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Keeping Phoenix livable in summer is creating record demand for electricity

What if a prolonged power outage knocked out air conditioning for everyone in Phoenix during a heat wave? A  study in the journal Environmental Science and Technology published in May considered that worst-case scenario. Researchers found nearly half the city’s population — about 800,000 people — would need emergency care. Nearly 13,000 would die.

“In hot cities, air conditioning is a critical lifeline in the summer,” said David Hondula, director of Phoenix’s Office of Heat Response and Mitigation and one of the study’s co-authors.

Hondula emphasized he does not expect this scenario will actually happen.

“We’re talking about slivers of a fraction of a percent of possibility,” Hondula said.

But, he said, the findings do underscore just how important it is to keep Phoenix’s power on.

And that is becoming more of a challenge for providers each year.

Phoenix is currently in the longest stretch of days ever recorded with high temperatures of at least 110 degrees. This brutal heat wave is leading to record electricity usage, with both of Phoenix’s electric providers — Arizona Public Service and Salt River Project —  reporting their highest demand ever in the last week.

“We’re one of the fastest-growing areas of the U.S., so it’s not too surprising to see our peak demand needs increasing year over year,” said Pam Syrjala, SRP’s director of supply, trading and fuels.

And as metro Phoenix's population grows, climate change is making the region's summers hotter and its heat waves longer. That’s also contributing to the increasing strain on the region’s utilities.

“Air conditioning is probably one of our single largest loads,” Syrjala said.

Syrjala said the huge demand of hot summer afternoons is what SRP plans for all year. The strategy is to be able to draw from a variety of power sources — coal, natural gas, nuclear power and renewables.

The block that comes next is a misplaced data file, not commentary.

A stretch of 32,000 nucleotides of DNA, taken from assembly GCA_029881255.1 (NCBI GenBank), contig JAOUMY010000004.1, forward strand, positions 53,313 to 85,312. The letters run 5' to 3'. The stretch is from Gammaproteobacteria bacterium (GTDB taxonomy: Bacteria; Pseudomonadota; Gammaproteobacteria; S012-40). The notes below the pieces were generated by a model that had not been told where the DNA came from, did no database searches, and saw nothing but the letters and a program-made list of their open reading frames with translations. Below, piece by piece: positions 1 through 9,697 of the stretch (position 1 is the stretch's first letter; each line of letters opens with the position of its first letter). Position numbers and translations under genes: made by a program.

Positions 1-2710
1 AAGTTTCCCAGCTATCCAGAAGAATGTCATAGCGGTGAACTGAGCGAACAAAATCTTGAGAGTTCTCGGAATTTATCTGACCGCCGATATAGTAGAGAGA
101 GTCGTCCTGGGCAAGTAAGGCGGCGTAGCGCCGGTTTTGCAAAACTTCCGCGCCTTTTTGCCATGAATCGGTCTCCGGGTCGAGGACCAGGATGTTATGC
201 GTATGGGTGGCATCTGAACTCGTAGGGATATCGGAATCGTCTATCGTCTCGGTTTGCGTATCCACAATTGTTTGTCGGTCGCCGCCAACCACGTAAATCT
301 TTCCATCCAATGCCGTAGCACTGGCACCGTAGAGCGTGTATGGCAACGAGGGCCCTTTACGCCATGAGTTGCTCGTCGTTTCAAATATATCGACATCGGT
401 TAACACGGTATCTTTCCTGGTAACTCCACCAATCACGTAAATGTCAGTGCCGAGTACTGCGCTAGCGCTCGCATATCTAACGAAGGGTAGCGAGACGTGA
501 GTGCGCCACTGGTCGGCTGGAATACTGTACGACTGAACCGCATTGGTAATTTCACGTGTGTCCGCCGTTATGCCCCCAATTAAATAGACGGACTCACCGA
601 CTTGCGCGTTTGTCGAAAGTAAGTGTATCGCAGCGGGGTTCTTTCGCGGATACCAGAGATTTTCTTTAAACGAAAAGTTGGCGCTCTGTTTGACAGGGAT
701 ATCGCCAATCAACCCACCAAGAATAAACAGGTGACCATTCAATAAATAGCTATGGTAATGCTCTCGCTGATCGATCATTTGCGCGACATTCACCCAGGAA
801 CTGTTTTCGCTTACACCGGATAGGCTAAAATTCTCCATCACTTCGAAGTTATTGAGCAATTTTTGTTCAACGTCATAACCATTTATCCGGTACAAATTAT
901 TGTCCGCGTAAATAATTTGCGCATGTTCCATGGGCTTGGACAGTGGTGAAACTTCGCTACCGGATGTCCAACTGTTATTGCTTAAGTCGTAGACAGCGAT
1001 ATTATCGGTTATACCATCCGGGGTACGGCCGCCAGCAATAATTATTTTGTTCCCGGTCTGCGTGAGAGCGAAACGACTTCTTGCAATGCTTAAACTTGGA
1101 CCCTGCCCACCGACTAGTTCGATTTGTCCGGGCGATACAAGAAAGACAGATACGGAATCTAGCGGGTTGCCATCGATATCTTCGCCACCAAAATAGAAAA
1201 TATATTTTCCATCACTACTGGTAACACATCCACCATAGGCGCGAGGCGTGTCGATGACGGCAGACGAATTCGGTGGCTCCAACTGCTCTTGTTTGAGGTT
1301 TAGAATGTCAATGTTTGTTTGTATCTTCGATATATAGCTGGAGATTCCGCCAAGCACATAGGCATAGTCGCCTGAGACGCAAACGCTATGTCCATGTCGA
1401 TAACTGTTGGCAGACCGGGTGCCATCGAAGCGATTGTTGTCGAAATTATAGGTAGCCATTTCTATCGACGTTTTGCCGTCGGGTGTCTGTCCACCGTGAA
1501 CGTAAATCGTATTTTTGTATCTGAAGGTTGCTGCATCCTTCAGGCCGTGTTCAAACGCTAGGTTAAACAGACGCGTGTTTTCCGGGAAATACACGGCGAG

“No one resource really solves the whole energy need. So you have to make sure that you have the right mix of resources in your portfolio to ensure reliability,” Syrjala said.

And Syrjala said SRP continues to look for ways to add backup power to that mix.

In anticipation of growing demand, SRP in fall 2022 installed two new 49.5-megawatt natural gas turbines at its Agua Fria Generating Station in Glendale. When demand on SRP’s grid is peaking, the new units can start generating enough power for 22,000 homes in under 10 minutes.

“They are fast. Very, very responsive,” said plant director Bob Ellis.

Older peaking turbines at the Agua Fria plant have been there since the late 1950s and, while they still work, Ellis said they take 12 to 14 hours to get turned on.

“You’ve got a big hunk of steel, that steam turbine, and you have to warm that up to make sure it’s evenly warmed before you actually put it online,” Ellis said.

SRP is good at predicting when hot weather is coming and when additional power will be needed. But the utility can’t always plan 12 to 14 hours ahead.

Ellis said the new, faster, peaking turbines mean SRP is better prepared for disruptions than ever before.

“We get a lot of fluctuations,” Ellis said. “Maybe another power plant tripped, it could be a monsoon that came in and wiped out a bunch of transmission lines, it could be a cloud going over a solar field, but we use these to smooth out the grid.”

The Agua Fria Generating Station is also home to one of SRP’s newest battery storage sites, where Tesla Megapack batteries installed in 2021 hold enough backup energy to keep about 5,000 homes powered for four hours. SRP expects to have about 40 times that battery capacity available system-wide by 2024.

The Valley’s other provider, APS, said it relies on a similar mix of power sources to prepare for peaks.

And both utilities also offer incentive programs to encourage customers to conserve during times of high demand. APS spokesperson Yessica Del Rincon said even small changes like switching to LED lightbulbs can help.

“Actually those LED lights emit less heat, which means that your house can stay cooler,” Del Rincon said.

SRP and APS say storms are the most likely cause of summer outages. And part of the reason it has been so hot this July is because there has been so little monsoon activity this season.

But, according to Hondula’s study, extreme weather and natural disasters nationwide are making blackouts much more common than they used to be. Outages impacting more than 50,000 customers for more than an hour have become more than  twice as frequent since 2015.

While chances of a major blackout in Phoenix are still slim, Hondula said the study serves as a reminder that if disaster strikes, a cooler city would be a safer one. His office is advocating for Phoenix to plant more shade trees and increase the use of cool roof technology. 

“The attention the study received actually provided a lot of validation for some of the programs we’ve been trying to stand up, and some of the funding we’ve been pursuing,” Hondula said.

As Phoenix’s population keeps growing and temperatures keep climbing, he said the city will have to continue to look for heat relief strategies beyond just air conditioners.

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Katherine Davis-Young is a senior field correspondent reporting on a variety of issues, including public health and climate change.